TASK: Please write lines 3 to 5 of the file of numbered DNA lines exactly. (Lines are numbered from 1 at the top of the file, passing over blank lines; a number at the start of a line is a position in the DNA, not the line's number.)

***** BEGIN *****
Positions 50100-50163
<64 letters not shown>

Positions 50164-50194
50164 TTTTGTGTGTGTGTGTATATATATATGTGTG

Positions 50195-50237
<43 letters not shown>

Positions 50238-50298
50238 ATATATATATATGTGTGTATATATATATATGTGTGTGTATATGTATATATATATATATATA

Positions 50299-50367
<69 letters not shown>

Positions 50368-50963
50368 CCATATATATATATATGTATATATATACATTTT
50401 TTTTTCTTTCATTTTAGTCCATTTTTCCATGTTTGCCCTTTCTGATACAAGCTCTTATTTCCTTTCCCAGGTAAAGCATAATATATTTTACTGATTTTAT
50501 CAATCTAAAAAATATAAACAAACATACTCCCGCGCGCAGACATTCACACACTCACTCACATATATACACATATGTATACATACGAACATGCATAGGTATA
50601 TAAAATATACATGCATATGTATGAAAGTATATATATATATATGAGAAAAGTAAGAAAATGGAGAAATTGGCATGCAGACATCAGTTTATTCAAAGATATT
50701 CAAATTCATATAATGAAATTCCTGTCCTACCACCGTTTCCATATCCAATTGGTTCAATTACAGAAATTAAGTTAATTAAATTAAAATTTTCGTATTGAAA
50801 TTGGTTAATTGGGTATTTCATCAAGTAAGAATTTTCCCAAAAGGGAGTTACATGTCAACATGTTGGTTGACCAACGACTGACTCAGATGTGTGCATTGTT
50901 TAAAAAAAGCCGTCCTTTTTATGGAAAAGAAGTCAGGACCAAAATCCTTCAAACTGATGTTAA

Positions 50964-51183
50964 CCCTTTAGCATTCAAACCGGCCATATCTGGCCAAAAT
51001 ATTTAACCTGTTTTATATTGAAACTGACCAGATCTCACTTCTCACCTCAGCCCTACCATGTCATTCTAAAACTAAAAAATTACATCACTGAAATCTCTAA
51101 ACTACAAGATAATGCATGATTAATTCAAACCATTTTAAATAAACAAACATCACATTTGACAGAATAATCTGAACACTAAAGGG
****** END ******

Positions 50164-50194
50164 TTTTGTGTGTGTGTGTATATATATATGTGTG

Positions 50195-50237